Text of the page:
|Illustration by Finbah Neill|
Today’s random fiction interlude is bought to you by a mild head-cold and a total lack of inspiration. This story originally appeared in Voiceworks issue #74 (Beat).
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Alarm clock penguin (#508) vibrates to the floor at 07:08. Edmund’s alarm is set to 07:08 because he was born on the seventh of August, and so he remembers to wake up. It also rings at 13:37 and 14:53 to mark the beginning and end of the Hundred Years War and the beginning and end of lunchtime. He replaces alarm clock penguin and tucks in night and day penguins (#104 and #105 respectively). He gets dressed, carefully slipping on yesterday’s socks. He bounds down the stairs looking as though he is held together with string.
Over the meniscus of his milk and cereal Edmund gazes at the little place he has cleared on the mantle piece. Unlike the house it is dust and penguin free. Right in the middle is a small wooden pedestal. He stares at the pedestal until he puts his elbow in a lump of congealed muesli. The combination of slightly off milk and the empty pedestal has made him feel out of sorts. It is, undoubtedly, time for shopping.
Shopping was a bad idea. The looming vertical column of the dairy section, with its alien phosphorescence, has chosen today to impart a startling revelation about cheese. Shopping penguin (#7) in hand Edmund is confronted with the greatest question life has posed him thus far: how can there be so many varieties of cheese and only one variety of him? His mind boggles in his skull; the dairy section hums rhythmically. He decides on the only possible course of action: he seizes a six-pack of yoghurt and runs for his life.
Yoghurt comes in a mercifully small selection of believable flavours. Triple raspberry cheesecake swirl is, after all, only strawberry in disguise. The panicked hand of fate has chosen six little tubs of vanilla on his behalf. Fate made a good choice; the snapping noise they make as you crack the tubs apart is his favourite noise in the world. Edmund hums opera all the way home.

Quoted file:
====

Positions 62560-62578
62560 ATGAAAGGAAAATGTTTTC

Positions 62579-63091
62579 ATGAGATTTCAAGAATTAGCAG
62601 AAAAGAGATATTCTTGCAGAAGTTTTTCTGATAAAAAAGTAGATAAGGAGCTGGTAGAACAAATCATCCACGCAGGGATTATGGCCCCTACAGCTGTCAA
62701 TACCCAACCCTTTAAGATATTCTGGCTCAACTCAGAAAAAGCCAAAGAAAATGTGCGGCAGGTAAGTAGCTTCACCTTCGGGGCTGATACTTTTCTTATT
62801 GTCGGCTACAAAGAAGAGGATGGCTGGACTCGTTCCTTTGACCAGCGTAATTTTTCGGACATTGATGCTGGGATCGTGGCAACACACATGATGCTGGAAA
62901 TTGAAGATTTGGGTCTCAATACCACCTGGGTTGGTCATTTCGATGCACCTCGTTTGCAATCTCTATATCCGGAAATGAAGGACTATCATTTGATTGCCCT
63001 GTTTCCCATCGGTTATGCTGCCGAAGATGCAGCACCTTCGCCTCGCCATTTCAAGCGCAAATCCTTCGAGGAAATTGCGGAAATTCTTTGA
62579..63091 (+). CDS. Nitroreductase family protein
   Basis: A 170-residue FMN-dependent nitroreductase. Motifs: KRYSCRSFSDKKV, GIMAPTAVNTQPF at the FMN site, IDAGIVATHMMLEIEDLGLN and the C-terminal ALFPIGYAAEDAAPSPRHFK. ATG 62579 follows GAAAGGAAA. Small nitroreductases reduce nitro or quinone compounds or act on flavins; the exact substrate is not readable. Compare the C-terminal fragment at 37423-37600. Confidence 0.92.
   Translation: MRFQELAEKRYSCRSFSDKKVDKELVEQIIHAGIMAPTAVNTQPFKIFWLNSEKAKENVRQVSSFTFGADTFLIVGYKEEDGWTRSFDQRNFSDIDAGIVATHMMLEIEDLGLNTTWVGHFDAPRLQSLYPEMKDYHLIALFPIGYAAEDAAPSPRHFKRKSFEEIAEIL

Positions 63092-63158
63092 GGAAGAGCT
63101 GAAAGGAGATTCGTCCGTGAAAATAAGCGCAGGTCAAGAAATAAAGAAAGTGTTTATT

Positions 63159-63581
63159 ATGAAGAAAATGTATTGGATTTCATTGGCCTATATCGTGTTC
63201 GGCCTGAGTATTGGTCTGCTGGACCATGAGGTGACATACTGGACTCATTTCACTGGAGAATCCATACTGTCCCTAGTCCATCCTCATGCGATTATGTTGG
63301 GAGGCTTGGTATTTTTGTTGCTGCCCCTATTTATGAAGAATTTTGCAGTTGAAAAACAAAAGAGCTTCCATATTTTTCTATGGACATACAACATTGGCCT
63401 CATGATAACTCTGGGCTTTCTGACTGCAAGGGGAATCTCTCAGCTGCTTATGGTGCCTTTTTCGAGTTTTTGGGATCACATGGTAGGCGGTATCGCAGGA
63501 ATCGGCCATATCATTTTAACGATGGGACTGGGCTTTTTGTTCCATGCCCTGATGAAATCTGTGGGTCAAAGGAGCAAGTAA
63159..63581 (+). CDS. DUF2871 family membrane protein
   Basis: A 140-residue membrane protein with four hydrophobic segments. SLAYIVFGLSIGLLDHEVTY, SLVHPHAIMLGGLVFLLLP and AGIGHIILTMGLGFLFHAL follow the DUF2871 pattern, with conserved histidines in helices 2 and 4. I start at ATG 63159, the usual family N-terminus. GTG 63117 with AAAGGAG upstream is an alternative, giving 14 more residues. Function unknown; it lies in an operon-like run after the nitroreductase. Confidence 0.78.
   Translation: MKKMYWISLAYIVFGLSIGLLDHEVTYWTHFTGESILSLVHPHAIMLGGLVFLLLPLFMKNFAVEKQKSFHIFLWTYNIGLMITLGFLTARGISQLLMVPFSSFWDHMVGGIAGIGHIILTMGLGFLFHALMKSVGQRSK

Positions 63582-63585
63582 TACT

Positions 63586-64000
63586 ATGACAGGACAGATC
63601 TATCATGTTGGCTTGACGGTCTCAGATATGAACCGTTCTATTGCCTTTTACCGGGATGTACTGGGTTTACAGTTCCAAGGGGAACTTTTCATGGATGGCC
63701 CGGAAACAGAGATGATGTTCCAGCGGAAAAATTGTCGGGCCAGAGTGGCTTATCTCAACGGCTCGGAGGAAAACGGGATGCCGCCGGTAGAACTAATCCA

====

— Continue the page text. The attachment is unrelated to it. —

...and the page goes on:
He steps over the threshold of his little house at the same moment the train skids past him on its track. He glances at his watch. He’s late. His is the only train that is never a moment behind schedule. The beat of its tiny wheels upon the tracks dictates the time in his little house. Penguins are very fussy passengers. A train carrying five hundred and four of them (#176 to #383, #509 to #981) would want to be on time. He puts the yoghurt away in the fridge next to the penguins in the pickle jar (#168 thru #175), careful to leave the fridge penguin (#19) with a whole shelf to himself.
It must have been the cheese. He has never been late before. Those extra moments spent contemplating the dairy section have done his day serious damage. He tells his story to the phone penguin (#20) and spends the remainder of his afternoon reordering the stair penguins (#384 thru #405). Everything about his life is small, quaint and slightly grubby. It occurs to Edmund that maybe the cheese has a point.
He started collecting the penguins after a particularly nasty incident when he was seventeen. It wasn’t until the bruises had turned yellow that a friend of his mother’s thought to give him advice worth listening to. A youngish man with chocolate coloured hair and mint coloured eyes, he sat next to Edmund’s bed in the wickerwork chair and told him a story from another country. It was about a girl and some birds. He said that if you collected a thousand of those birds then your wish would come true.
Years later he remembered the story about the birds. He didn’t really have a wish, but it was such a nice story he decided to give it a go anyway. However the Panadol he had taken at the time had stolen away some of his memory. He couldn’t remember what type of bird he needed one thousand of. He picked penguins. They seemed nice enough.
He has had nine hundred and ninety nine penguins for three and a half years now. More than anything Edmund wants to find the thousandth penguin. He has cleared a little space on his mantle piece. This is where Thousandth Penguin will sit. He will not have a job or a place like all the others. He will simply be Thousandth Penguin.
But what would happen if he never found Thousandth Penguin? Would his life never be complete? What if he did find Thousandth Penguin? What then? What if collecting had become his purpose? And if that was true … why had he stopped?
Monday Edmund goes shopping. He takes two extra penguins (#33 and #450) for support. Returning home Edmund ignores his watch as he steps over the train. He places his three new varieties of cheese on their shelf. Behind them are sixteen newly reassigned cheese penguins (#106 to #122). He is going to try a new cheese every week. Today he opens the door to variety.